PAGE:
NEWS
June 14, 2012
Maryland is the only state in the nation to enjoy a federal exemption that allows it to regulate how much hospitals can charge patients, much like the state public service commission regulates utility rates. Under the system administered by state's Health Services Cost Review Commission, hospital patients are charged the same rate no matter where they seek care, and health insurance companies all contribute equally to help cover the cost of uncompensated care for people who lack the means to pay. The result has been that hospital costs as well as overall spending on health care have risen more slowly in Maryland than anywhere else in the country.
HEALTH
By Andrea K. Walker and Meredith Cohn, The Baltimore Sun | May 2, 2012
Patients and their insurers won't see much of a difference in hospital bills in the next year, as the state rate-setting panel decided to adopt a plan favored by the hospitals that holds payments "to a near-freeze level. " In a close vote, the Maryland Health Services Cost Review Commission agreed to lower the rates for inpatients by 1 percent but raise the rates for those receiving outpatient services by 2.59 percent, giving the hospitals an overall increase of 0.3 percent. The rates are for the year starting July 1. "This is not a pop-champagne-corks-and-confetti kind of moment," said Carmela Coyle, president and CEO of the Maryland Hospital Association.
HEALTH
By Jay Hancock | July 17, 2011
If the nation is ever to get insane health care costs under control, the methods used are likely to be tougher, stronger versions of what's going on in Maryland: Stop certain hospitals and doctors from enriching themselves with unneeded procedures. Pay the system for keeping people healthy and curing the sick, not for performing tests and surgery. Cap prices by administrative decree and force hospitals to be more efficient. So the biggest changes in years at Maryland's price-setting agency for hospitals merit the attention of consumers, employers and everybody else.
NEWS
April 3, 2011
In "Obama's health care reform is unhealthy for hospitals" (March 19), the author states that health reform's focus on the need for hospitals to increase productivity is misguided and difficult to achieve. That statement is incorrect. Based on our experience, the use of advanced-process engineering methodology with real-time logistics technology has been shown to significantly reduce hospital costs while improving quality. For many years, the best hospital systems have shown that principles developed to increase the efficiency of production processes can also be applied to hospitals.
HEALTH
By Andrea K. Walker, The Baltimore Sun | June 23, 2010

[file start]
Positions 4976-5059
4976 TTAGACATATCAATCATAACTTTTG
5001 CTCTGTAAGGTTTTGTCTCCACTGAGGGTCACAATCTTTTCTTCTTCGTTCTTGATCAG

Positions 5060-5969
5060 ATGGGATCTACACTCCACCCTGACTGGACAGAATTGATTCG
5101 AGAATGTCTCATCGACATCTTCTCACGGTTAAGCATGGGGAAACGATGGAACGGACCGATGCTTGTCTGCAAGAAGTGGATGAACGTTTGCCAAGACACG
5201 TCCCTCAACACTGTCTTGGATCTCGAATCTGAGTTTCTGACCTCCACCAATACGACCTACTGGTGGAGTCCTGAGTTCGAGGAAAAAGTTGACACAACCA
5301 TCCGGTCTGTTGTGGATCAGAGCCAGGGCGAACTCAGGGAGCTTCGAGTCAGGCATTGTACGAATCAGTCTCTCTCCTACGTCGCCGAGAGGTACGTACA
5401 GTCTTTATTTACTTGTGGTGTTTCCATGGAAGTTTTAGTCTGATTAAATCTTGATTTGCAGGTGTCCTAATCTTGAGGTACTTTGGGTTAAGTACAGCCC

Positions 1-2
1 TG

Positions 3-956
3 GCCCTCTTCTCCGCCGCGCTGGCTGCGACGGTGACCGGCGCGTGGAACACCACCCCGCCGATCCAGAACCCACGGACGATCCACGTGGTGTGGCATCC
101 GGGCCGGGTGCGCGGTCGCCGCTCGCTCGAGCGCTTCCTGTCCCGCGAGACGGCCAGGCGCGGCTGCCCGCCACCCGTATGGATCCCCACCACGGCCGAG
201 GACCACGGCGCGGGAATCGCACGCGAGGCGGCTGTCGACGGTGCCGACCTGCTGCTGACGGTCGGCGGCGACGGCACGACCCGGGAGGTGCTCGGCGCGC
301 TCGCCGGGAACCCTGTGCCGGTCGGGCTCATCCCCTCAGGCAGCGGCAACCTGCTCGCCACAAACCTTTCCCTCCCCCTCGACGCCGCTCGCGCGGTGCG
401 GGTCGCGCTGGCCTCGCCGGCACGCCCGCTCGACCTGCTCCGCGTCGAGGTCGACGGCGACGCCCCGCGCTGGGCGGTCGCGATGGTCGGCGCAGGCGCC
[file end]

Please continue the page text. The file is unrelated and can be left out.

Hospitals and insurers ended months of wrangling this week by agreeing to an increase in the rate hospitals can charge patients, but a state rate-setting commission will make the final decision. The Maryland Health Services Cost Review Commission was set to vote on a rate increase Thursday but received a letter from insurance company and hospital representatives this week asking for a two-week delay. The commission, which sets the rates that hospitals statewide charge and what everyone must pay, will now vote July 7. The new rates would be retroactive to July 1. The two sides said in the letter that they were recommending a rate increase of 2.44 percent.
NEWS
December 1, 2009
Not all hospitals are created equal. Sunday's article by Kelly Brewington and Jamie Smith Hopkins | The Baltimore Sun made several excellent points ("Pricey hospitals wary of reforms," Nov. 29). Johns Hopkins Hospital and the University of Maryland Medical Center are expensive. They are superior academic medical centers. They also welcome the most complicated and expensive medical challenges for a number of excellent reasons, and the results are equally excellent in many cases. What was not emphasized in Sunday's piece is that other hospitals do not have to bear the substantial expense of treating these patients.
BUSINESS
By Bloomberg Business News | June 1, 1995
NEW YORK -- Managed-health-care plans markedly reduce hospital costs, length of hospital stays and mortality rates, a new study shows.The survey of 1,300 hospitals looked at 50 U.S. cities with low, moderate and high levels of managed care, ranked by the percentage of the population enrolled in the plans and other factors.In cities with a high concentration of managed care -- including Los Angeles, Portland, Ore., and Minneapolis -- discretionary hospital costs were an average of 11.5 percent lower than the national norm.
HEALTH
By Meredith Cohn | August 29, 2014
A study of firearm assaults in six states, including Maryland, found that young males make up the largest share of those who go to the hospital with an injury, supporting previous research. But it also found black females were more likely than white males to go to the hospital with such a wound. The study, by the Urban Institute based on 2010 hospital data, showed uninsured victims were more likely to die than those with insurance. And up to 64 percent of the hospital costs were paid for with public money.
NEWS
By Kelly Brewington and Jamie Smith Hopkins and Kelly Brewington and Jamie Smith Hopkins,kelly.brewington@baltsun.com and Jamie.Smith.Hopkins@baltsun.com | November 29, 2009
Leaders of Maryland's renowned teaching hospitals are feeling vulnerable as the push for a health care overhaul focuses attention on the tremendous differences in hospital costs around the country. Urban academic medical centers such as top-ranked Johns Hopkins Hospital and the University of Maryland, with its world-class trauma center, are more expensive to run than community hospitals and rural teaching hospitals. The difference can mean patient bills that are higher by thousands of dollars.
HEALTH
By Kelly Brewington and Jamie Smith Hopkins | November 29, 2009
Leaders of Maryland's renowned teaching hospitals are feeling vulnerable as the push for a health care overhaul focuses attention on the tremendous differences in hospital costs around the country. Urban academic medical centers such as top-ranked Johns Hopkins Hospital and the University of Maryland, with its world-class trauma center, are more expensive to run than community hospitals and rural teaching hospitals. The difference can mean patient bills that are higher by thousands of dollars.